• Method Overriding Cont.. 1. Sub class can override the methods defined by the super class. 2. Overridden Methods in the sub classes should have same name, same signature , same return type and may have either the same or higher scope than super class method. 3. Java implements Run Time Polymorphism/ Dynamic Method Dispatch by Method Overriding. [Late Binding] 4. Call to Overridden Methods is Resolved at Run Time. 5. Call to a overridden method is not decided by the type of reference variable Rather by the type of the object where reference variable is pointing. 6. While Overriding a Method, the sub class should assign either same or higher access level than super class method.
    • class override3 { public static void main(String args[]) { A a1 = new B(); B b1 = (B) a1; /* A a1 = new B(); C c1 = (C) a1; Exception in thread "main" java.lang.ClassCastException: B at override3.main(override3.java:39) */ } }
    • Examples Overriding class A { void show() { …. } } class B extends A { void show() { …. } void show(int x) { … } void print() { … } } A a1 = new B(); a1.show() ; // Valid // a1.show(10); // Invalid //a1.print(); // Invalid When a super class variable points to a sub class object, then it can only call overridden methods of the sub class.
    • class A { protected void show() { System.out.println("Hi"); } } class B extends A { void show() { System.out.println("Hi"); } } D:Java1>javac AB.java AB.java:10: show() in B cannot override show() in A; attempting to assign weaker access privileges; was protected void show() ^ 1 error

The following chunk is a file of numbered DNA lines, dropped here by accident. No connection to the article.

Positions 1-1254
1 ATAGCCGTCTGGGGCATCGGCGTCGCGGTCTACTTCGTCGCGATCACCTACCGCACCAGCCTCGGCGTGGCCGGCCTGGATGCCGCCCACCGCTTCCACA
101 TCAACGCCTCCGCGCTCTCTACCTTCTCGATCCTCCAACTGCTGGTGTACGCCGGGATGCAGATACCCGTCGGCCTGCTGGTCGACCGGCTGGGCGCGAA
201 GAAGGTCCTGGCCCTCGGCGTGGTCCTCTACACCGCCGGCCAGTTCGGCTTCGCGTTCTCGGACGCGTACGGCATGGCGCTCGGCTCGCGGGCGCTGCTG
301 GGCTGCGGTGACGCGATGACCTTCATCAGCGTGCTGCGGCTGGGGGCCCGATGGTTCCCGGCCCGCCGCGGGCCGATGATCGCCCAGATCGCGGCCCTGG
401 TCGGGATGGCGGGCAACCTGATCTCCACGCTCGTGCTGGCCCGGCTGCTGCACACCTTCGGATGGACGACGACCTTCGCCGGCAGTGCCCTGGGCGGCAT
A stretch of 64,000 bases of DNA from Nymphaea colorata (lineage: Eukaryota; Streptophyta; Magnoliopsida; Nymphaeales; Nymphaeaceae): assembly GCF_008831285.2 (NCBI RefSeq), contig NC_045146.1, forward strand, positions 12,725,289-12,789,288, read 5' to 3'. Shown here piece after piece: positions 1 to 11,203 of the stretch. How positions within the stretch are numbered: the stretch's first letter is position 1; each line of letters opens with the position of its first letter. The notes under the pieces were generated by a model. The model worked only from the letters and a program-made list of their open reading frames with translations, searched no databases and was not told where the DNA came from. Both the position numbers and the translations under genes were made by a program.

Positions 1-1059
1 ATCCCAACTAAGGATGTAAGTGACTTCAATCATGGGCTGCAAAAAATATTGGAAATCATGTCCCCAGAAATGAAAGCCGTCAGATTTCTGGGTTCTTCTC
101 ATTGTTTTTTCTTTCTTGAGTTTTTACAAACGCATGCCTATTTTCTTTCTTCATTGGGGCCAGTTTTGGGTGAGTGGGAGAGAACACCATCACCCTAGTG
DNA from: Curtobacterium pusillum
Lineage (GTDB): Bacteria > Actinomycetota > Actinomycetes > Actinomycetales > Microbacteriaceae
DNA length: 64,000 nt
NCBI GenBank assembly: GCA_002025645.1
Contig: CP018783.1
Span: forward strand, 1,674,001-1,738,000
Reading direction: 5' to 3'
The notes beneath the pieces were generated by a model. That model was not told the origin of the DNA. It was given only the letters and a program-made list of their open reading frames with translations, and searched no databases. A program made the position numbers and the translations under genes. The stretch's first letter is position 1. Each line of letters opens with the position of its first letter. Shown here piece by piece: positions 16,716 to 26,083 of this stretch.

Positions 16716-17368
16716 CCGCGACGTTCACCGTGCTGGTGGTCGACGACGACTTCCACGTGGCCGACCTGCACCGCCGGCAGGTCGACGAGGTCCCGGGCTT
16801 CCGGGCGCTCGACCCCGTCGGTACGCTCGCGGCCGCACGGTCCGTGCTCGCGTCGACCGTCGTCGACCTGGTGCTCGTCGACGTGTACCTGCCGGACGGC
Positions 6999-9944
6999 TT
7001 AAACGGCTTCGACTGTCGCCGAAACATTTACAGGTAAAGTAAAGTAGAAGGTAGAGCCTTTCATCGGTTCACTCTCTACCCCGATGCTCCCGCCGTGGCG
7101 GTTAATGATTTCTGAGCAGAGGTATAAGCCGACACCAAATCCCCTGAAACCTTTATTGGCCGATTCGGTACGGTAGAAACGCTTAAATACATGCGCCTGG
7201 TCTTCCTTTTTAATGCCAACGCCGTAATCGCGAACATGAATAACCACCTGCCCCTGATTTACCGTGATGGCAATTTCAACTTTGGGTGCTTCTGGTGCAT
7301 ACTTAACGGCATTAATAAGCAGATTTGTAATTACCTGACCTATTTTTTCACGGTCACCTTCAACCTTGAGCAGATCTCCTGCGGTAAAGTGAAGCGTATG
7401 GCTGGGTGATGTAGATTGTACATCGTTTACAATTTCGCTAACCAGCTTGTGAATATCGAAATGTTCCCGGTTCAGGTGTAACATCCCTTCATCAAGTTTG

• class A { private void show() { System.out.println("Hi"); } } class B extends A { int show() { System.out.println("Hi"); return 10; } } NO IS THIS METHOD OVERRIDING CODE WILL COMPILE & RUN SUCESSFULLY
    • class A { static int show() { System.out.println("class A"); return 0; } } class B extends A { void show() { System.out.println("class B"); } } What’s Wrong Here sample.java:12: show() in B cannot override show() in A; overridden method is static void show() ^ 1 error
    • Nested Classes Java programming language allows you to define a class within another class class OuterClass { ... class NestedClass { ... } } Enclosing Class OR Outer Class Nested Class A nested class is a member of its enclosing class 1.Nested has access to other members of the enclosing class,even if they are declared private 2. Can be private, public, protected or friendly access